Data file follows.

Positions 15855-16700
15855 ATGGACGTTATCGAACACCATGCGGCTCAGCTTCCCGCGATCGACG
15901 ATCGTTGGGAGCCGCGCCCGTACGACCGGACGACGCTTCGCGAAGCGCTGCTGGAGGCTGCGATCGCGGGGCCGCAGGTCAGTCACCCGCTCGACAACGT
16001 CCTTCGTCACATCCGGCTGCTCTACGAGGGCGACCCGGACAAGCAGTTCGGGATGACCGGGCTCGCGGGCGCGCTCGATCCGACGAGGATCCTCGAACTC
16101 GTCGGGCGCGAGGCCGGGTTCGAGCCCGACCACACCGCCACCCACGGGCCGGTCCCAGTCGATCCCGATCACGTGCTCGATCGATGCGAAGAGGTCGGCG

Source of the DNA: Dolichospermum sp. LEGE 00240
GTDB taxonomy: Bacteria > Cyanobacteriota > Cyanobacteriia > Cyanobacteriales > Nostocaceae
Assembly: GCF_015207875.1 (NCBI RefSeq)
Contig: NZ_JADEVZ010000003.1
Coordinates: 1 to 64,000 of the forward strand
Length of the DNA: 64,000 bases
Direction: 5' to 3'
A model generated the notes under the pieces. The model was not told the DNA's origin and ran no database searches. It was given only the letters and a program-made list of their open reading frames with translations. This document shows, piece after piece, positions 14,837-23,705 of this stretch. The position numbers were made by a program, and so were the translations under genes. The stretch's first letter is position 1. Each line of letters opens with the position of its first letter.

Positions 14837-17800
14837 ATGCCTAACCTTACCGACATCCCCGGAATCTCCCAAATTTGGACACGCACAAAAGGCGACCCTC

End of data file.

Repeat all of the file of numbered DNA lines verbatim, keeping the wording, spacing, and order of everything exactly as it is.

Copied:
Positions 15855-16700
15855 ATGGACGTTATCGAACACCATGCGGCTCAGCTTCCCGCGATCGACG
15901 ATCGTTGGGAGCCGCGCCCGTACGACCGGACGACGCTTCGCGAAGCGCTGCTGGAGGCTGCGATCGCGGGGCCGCAGGTCAGTCACCCGCTCGACAACGT
16001 CCTTCGTCACATCCGGCTGCTCTACGAGGGCGACCCGGACAAGCAGTTCGGGATGACCGGGCTCGCGGGCGCGCTCGATCCGACGAGGATCCTCGAACTC
16101 GTCGGGCGCGAGGCCGGGTTCGAGCCCGACCACACCGCCACCCACGGGCCGGTCCCAGTCGATCCCGATCACGTGCTCGATCGATGCGAAGAGGTCGGCG

Source of the DNA: Dolichospermum sp. LEGE 00240
GTDB taxonomy: Bacteria > Cyanobacteriota > Cyanobacteriia > Cyanobacteriales > Nostocaceae
Assembly: GCF_015207875.1 (NCBI RefSeq)
Contig: NZ_JADEVZ010000003.1
Coordinates: 1 to 64,000 of the forward strand
Length of the DNA: 64,000 bases
Direction: 5' to 3'
A model generated the notes under the pieces. The model was not told the DNA's origin and ran no database searches. It was given only the letters and a program-made list of their open reading frames with translations. This document shows, piece after piece, positions 14,837-23,705 of this stretch. The position numbers were made by a program, and so were the translations under genes. The stretch's first letter is position 1. Each line of letters opens with the position of its first letter.

Positions 14837-17800
14837 ATGCCTAACCTTACCGACATCCCCGGAATCTCCCAAATTTGGACACGCACAAAAGGCGACCCTC